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Journal Entry: Fri Mar 30, 2007, 4:25 PM
Currently working on:
:bulletblue: A new commission for a non-DA client
:bulletgreen: Development of webcomic idea "WCL"
:bulletred: Sketch for DarkmasterN for winning my second journal quiz
:bulletred: Sketch for Larissa-Rasputin for winning my third and final journal quiz (on hold for the time being)
:bulletgreen: Art trade with Ginjirou
:bulletgreen: Pin up featuring my super hero "All-Star" and psychoheat's namesake character

OPEN for commission work.

I know how to improve my anatomy. I'd like to believe I'm pretty good at it. I can digi-ink and I can color too. If I may be so bold, I've got figures on lock. I mean, sure, I can always get better, and I will.

But the point of this post does one improve drawing other things? You all know the number one deficiency in my's backgrounds. I bought a book on perspective and I read it a couple of times, but it hasn't helped. My backgrounds, the little that I do, look like sh*t. If I draw a pinup with a character or two leaping around or something, it looks fine. But the moment I try to put a background behind any of my images, they always turn out looking just plain I've gone from a 29 year old artist to a 9 year old one.

I've been thinking about it. The best way to get better at something is to do it until it gets better. But I don't know...maybe I'm just a moron. Maybe I don't know how to learn how to  draw backgrounds. It's not like I'm a drawing newbie, but when I try to put a background in anything, it feels like I am.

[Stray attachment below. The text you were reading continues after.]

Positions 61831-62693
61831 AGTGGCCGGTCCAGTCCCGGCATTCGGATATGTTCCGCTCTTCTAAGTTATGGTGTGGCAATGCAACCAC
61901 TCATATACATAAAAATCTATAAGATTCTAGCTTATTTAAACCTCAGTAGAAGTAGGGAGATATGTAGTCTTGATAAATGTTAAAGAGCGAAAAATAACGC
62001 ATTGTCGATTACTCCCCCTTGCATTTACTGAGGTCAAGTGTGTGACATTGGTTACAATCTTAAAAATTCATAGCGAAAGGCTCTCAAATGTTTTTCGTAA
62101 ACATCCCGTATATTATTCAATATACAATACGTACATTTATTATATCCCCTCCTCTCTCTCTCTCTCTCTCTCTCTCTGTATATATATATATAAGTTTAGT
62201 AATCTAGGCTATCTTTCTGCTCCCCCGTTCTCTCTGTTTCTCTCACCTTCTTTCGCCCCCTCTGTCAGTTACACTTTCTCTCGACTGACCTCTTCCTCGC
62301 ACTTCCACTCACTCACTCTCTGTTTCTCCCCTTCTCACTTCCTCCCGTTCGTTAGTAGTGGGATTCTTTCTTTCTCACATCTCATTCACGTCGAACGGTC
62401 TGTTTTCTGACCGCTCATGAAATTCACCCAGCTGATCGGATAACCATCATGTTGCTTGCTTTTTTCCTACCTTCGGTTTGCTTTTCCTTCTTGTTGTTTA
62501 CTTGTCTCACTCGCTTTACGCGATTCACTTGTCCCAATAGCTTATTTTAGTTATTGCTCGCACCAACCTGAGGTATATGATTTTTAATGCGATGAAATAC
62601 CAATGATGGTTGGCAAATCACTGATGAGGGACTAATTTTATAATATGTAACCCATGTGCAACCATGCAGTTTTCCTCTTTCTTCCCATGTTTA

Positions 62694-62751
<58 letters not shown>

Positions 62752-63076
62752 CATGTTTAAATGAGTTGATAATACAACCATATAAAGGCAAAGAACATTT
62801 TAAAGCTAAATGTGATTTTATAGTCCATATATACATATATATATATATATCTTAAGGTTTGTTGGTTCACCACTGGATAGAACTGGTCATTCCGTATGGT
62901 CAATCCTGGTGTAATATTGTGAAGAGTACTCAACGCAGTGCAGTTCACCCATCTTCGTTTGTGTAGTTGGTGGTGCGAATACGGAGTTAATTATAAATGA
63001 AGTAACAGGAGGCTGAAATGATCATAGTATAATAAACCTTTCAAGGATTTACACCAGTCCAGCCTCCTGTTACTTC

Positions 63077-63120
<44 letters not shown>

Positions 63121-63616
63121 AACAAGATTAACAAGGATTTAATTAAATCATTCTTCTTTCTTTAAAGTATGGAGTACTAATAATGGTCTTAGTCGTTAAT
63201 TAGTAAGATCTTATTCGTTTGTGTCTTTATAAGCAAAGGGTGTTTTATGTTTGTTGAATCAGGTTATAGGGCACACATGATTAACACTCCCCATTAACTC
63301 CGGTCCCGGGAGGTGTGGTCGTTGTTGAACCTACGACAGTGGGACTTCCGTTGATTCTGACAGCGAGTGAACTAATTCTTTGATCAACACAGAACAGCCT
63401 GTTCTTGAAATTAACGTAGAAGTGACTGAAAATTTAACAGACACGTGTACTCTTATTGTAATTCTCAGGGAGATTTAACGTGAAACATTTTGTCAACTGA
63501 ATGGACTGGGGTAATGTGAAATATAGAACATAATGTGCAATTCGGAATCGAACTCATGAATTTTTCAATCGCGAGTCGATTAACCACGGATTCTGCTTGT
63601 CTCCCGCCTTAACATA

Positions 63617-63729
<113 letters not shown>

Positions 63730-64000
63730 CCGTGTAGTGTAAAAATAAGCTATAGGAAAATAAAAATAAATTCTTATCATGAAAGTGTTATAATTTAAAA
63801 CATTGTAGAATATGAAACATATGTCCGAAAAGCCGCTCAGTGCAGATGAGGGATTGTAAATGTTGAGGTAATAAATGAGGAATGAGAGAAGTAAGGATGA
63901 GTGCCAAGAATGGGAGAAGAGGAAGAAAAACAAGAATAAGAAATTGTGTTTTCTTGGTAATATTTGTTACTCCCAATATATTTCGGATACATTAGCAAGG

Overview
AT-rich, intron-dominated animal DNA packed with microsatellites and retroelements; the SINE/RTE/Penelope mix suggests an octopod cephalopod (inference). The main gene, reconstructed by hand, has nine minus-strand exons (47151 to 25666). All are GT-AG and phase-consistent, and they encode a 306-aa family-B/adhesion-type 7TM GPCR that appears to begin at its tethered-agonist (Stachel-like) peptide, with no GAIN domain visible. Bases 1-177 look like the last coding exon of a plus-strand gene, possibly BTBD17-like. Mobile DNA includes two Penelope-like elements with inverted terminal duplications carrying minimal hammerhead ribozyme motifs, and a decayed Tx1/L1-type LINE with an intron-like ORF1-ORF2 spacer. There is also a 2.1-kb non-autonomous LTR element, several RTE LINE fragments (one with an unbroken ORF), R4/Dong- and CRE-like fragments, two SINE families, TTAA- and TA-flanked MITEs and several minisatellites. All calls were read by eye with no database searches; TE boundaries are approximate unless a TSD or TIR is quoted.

I'm tempted to abandon drawing comics for good and just do a bunch of pinups forever. My head hurts just thinking about how I'm going to turn WCL into a reality with the crappy background drawing skills I have now, and have had for as long as I can remember.

These are all the images in my gallery, aside from comic pages (if they even matter) that feature my attempts at hand-drawn backgrounds.

:thumb48890774: Nia vs. Armstrong by Dualmask Red Blade vs. Nia by Dualmask :thumb47934010: :thumb47324754: 1st in a Series by Dualmask Rowr by Dualmask :thumb23517303:

Do any of the backgrounds in these images *not* look like crap?

What to do, what to do...


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  • Reading: Perspective for Comic Book Artists
  • Watching: The Prestige
  • Playing: Syphon Filter: Dark Mirror
  • Drinking: Hi-C
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TheUnregarded Featured By Owner Apr 1, 2007  Hobbyist General Artist
maby take a look at the comic artist whos background you like and try asimliating their style into your own
Rowrsie Featured By Owner Apr 1, 2007
Just a suggestion maybe it's helpful, maybe it's not. I don't even know if it would help! But maybe just draw some landscapes without any kind of figures in it? You know, like mountains and valleys and cityscapes and such, just for grins. Like concept sketches for video game locations and scuh perhaps?

You'll get it, i know it's frustrating, but keep doing it and you will get better and better at it :)

Also, see if you can finda book on composition. Could help somewhat, so you can make a background that works with the figure, not drawing away the eye or detracting from what you want the viewer to concentrate on.
Tan-Jin Featured By Owner Mar 31, 2007  Hobbyist General Artist
Ok. Relax. All is well! :D

I will give you an example of what is going on there:

Some hours ago I tried to draw the back of a naked woman. (I am not kidding you, I will get to the point in a moment :) )
I am usually quite good in doing anatomy, but I am severely lacking in self-confidence (sometimes) and discipline (always). So after I had finished the outlines I looked at it and thought, oh my, I had lost it and could never get anywhere. The sketch looked really bad.

I could have stopped, then and there. Total surrender.

But that lasted only a moment.
Then I grabbed my pencil again and started fleshing out the parts between the lines. Her muscles and curves. I gave it substance.